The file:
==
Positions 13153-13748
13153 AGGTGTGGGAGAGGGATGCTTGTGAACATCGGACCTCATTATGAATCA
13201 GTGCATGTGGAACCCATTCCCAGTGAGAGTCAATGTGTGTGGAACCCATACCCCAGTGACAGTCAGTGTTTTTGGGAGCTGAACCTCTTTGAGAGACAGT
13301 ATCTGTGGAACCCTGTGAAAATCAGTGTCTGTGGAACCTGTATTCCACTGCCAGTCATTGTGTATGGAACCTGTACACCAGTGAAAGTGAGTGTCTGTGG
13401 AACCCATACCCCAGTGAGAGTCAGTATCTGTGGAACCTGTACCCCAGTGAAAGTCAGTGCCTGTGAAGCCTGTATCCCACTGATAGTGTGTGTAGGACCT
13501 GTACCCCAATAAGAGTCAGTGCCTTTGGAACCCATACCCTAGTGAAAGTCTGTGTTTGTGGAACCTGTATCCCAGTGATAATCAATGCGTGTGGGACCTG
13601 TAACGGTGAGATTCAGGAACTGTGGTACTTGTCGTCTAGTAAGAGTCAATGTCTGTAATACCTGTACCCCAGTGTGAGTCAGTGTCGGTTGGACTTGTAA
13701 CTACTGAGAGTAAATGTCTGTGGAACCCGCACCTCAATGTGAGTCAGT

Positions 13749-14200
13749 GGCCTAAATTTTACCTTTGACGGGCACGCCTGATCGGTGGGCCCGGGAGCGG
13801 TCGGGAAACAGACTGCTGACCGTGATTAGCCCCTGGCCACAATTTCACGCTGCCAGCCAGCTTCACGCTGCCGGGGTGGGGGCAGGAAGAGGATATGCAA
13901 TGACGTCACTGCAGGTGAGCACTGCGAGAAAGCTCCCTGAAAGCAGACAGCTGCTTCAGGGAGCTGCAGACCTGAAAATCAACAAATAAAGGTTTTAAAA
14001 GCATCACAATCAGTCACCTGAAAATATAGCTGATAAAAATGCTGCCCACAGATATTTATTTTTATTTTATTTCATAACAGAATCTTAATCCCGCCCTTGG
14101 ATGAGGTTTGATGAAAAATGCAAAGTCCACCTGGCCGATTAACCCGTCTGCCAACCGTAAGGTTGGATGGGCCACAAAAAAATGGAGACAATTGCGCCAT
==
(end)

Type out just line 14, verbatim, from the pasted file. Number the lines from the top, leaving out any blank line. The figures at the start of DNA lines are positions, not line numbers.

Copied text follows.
14101 ATGAGGTTTGATGAAAAATGCAAAGTCCACCTGGCCGATTAACCCGTCTGCCAACCGTAAGGTTGGATGGGCCACAAAAAAATGGAGACAATTGCGCCAT